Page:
“Honestly, when I was younger, I just thought about having fun,” Gilbert said. “Then, my gymnastics abilities kind of transferred over to track. I figured that I can do two sports. I just started drilling on track and gymnastics. It just kind of clicked. It was kind of my home – the track and the gym.”

Gilbert’s track and field career will continue as she will head to the University of Montana to continue her athletic career. After picking up two state titles in her high school career, Gilbert’s excited to set some new goals and make even more memories going forward.

“I’m really excited,” Gilbert said. “It’s a whole new playing field and new athletes. With that comes new goals, and I’m excited to have the chance to compete at that higher level.”

Gilbert leaves a legacy behind her at Watertown-Mayer in both track and field and gymnastics, but she knows it wouldn’t have been possible without all the support she’s gotten along the way.

“It feels amazing to have their support,” Gilbert said about her family, who was out in full force both days. “They’ve been supporting me my whole entire high school career. Having them here at my last meet as a Royal, it’s just the greatest feeling. I couldn’t do it without them.”


Durant: A Misunderstood Superstar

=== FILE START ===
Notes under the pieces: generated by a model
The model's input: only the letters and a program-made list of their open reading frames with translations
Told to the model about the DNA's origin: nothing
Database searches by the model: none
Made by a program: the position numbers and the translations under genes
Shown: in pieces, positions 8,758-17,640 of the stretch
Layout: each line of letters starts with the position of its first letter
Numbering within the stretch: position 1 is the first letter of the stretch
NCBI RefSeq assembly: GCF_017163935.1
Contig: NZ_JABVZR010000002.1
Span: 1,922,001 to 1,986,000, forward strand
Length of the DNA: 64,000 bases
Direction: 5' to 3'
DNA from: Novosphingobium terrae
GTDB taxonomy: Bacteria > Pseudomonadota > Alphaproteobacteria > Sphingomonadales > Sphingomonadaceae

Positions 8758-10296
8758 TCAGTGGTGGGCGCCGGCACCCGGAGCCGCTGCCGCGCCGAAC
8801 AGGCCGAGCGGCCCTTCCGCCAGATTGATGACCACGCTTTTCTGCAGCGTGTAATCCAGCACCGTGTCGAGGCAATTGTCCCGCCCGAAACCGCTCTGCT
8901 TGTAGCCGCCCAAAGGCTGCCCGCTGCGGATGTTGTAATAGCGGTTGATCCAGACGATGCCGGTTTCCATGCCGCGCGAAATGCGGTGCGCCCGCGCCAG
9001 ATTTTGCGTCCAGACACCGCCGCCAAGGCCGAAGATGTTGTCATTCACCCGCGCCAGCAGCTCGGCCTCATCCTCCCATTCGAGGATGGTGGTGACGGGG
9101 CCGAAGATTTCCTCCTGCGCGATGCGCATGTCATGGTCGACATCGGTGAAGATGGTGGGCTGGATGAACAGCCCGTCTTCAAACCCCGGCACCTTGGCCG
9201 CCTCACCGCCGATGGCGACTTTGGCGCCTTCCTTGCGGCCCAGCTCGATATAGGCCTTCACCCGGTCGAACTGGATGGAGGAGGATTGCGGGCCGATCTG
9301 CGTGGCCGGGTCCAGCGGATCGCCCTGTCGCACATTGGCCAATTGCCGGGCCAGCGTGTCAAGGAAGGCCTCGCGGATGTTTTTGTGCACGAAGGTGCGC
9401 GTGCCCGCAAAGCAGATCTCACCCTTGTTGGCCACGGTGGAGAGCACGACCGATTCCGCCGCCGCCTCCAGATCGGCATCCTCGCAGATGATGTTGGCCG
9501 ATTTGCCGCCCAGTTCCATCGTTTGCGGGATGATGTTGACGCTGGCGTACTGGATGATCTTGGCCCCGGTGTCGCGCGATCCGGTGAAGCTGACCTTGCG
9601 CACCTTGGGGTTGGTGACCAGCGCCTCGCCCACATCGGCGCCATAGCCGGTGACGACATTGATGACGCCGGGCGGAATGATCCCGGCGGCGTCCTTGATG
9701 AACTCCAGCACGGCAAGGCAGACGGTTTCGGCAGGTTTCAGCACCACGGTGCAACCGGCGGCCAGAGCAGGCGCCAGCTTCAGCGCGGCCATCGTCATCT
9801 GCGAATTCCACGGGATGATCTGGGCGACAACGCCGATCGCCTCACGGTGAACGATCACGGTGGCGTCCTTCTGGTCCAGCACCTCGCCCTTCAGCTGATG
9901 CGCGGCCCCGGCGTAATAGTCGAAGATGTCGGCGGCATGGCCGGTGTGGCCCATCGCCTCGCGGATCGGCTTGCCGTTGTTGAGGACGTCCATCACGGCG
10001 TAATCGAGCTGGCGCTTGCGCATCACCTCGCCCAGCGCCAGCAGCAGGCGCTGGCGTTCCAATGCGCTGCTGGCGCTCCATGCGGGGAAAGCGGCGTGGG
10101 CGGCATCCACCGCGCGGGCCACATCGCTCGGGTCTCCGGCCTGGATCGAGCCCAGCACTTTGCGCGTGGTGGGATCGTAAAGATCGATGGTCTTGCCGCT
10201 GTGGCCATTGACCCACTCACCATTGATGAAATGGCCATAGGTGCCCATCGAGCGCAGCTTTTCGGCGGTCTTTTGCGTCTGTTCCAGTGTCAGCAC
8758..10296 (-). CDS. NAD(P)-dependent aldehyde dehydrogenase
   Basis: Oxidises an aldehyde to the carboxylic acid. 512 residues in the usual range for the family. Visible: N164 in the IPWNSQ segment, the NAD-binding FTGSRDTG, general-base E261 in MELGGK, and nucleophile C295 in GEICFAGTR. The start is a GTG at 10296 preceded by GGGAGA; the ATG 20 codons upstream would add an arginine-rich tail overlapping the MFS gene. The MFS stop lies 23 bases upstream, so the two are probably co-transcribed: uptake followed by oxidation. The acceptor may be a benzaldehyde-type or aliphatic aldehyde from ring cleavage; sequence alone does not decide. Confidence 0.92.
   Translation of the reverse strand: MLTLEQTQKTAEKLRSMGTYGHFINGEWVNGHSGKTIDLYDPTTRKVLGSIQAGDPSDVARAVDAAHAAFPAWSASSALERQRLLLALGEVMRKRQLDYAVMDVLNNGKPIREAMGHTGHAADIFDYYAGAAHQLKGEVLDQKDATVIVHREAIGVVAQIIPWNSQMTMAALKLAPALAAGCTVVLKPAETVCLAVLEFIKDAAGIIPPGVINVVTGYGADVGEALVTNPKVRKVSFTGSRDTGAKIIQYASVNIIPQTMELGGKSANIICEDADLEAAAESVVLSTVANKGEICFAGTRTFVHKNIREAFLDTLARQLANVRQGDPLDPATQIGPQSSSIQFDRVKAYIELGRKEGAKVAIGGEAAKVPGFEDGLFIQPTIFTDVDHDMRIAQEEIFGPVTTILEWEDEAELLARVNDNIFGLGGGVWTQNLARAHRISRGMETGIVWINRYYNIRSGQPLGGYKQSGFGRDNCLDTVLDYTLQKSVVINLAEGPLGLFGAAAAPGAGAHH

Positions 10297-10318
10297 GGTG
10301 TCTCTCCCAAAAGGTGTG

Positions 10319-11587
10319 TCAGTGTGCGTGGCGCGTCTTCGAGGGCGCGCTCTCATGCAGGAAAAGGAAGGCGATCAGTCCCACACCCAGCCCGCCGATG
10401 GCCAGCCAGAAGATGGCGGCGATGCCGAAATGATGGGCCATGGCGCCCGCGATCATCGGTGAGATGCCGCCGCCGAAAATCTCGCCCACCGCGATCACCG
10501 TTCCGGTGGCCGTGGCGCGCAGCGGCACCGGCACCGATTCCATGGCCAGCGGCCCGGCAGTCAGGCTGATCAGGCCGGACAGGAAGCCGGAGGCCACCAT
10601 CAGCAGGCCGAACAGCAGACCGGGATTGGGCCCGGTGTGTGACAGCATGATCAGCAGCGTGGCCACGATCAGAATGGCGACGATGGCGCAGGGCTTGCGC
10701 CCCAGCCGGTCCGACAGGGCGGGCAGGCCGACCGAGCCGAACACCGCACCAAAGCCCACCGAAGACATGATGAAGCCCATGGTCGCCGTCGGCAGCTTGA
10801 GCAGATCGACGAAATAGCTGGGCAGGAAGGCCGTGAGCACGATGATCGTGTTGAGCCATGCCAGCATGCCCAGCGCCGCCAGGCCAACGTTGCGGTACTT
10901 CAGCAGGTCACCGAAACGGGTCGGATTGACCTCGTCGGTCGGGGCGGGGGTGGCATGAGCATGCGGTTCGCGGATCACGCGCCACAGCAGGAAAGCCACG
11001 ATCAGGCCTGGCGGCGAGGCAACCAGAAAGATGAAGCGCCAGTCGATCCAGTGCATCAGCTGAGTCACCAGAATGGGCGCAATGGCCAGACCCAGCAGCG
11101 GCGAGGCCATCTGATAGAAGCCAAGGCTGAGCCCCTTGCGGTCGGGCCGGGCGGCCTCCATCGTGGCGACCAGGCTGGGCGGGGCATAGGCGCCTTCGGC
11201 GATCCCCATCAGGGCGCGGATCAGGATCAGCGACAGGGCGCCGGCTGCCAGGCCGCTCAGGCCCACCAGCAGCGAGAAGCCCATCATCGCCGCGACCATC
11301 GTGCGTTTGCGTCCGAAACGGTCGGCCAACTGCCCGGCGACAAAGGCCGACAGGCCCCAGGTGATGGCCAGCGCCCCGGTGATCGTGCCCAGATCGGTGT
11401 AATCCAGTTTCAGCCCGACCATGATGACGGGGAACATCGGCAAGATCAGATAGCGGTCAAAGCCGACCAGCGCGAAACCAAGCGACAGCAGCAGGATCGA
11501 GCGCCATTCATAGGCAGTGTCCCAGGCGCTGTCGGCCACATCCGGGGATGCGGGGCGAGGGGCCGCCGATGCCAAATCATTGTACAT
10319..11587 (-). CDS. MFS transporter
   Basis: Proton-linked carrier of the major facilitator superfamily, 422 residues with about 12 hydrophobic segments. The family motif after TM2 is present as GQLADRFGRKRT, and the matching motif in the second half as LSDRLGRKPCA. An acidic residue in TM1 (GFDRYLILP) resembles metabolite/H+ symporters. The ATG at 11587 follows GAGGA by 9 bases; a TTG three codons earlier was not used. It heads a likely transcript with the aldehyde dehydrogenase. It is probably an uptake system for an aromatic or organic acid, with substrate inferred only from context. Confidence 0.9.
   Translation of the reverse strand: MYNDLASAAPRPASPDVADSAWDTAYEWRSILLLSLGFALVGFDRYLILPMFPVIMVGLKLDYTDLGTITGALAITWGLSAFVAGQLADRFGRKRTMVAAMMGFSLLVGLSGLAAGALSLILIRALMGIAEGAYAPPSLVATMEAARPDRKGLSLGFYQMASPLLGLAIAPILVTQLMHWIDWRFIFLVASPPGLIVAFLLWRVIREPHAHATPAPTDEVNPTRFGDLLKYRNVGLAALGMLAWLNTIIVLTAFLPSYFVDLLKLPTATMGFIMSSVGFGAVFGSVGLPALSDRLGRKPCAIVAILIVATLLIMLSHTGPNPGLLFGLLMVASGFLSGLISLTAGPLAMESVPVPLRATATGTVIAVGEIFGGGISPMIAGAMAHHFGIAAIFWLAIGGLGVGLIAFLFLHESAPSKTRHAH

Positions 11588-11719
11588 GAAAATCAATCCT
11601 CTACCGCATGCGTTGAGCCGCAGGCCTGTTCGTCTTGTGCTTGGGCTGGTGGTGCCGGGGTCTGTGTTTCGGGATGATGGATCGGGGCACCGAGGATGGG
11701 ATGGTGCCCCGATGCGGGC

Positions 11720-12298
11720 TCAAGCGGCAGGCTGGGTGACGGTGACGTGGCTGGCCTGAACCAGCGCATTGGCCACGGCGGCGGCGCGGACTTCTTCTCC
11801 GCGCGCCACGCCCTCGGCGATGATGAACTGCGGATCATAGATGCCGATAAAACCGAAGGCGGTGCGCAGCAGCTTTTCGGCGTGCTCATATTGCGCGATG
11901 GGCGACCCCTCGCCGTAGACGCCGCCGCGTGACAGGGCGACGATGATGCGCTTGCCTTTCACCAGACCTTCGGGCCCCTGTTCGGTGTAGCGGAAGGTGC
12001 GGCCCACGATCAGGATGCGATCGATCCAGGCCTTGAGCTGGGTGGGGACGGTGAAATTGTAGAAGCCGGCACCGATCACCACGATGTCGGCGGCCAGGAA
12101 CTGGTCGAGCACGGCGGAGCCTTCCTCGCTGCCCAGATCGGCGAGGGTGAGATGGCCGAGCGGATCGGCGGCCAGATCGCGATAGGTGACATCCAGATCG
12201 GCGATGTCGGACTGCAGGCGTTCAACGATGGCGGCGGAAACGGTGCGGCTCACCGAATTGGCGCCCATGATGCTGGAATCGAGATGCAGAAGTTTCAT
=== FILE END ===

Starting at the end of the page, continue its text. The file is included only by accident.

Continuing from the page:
A championship is something every athlete dreams about. For some of us, it ends at the high school level. For less of us, it might be an NCAA championship. For the fewest of us, a professional championship is the pinnacle of athletic success.

The Golden State Warriors found themselves down 3-1 in the NBA Finals this past Monday night. They faced a hostile environment in Toronto needing a win to stay alive.

The road to their third straight title has not been as easy as their past two. They’ve been tested many times over the years by the Thunder, Rockets and Cavaliers, but nothing can quite compare to the difficulty Golden State was facing in game 5 on Tuesday.

The Warriors needed to win three straight games with much of their roster ailing. Klay Thompson was still recovering from a hamstring injury and Kevon Looney was playing through a chest injury (and left the game early with a reaggravation), but superstar Kevin Durant was planning on returning after a month out with a calf injury.

This decision created quite a stir in the NBA community. Questions about the level of Durant’s health, his character and his commitment were floating around. Some questioned whether he was purposely sitting out to manage his health, which honestly wouldn’t even be that insane of a decision.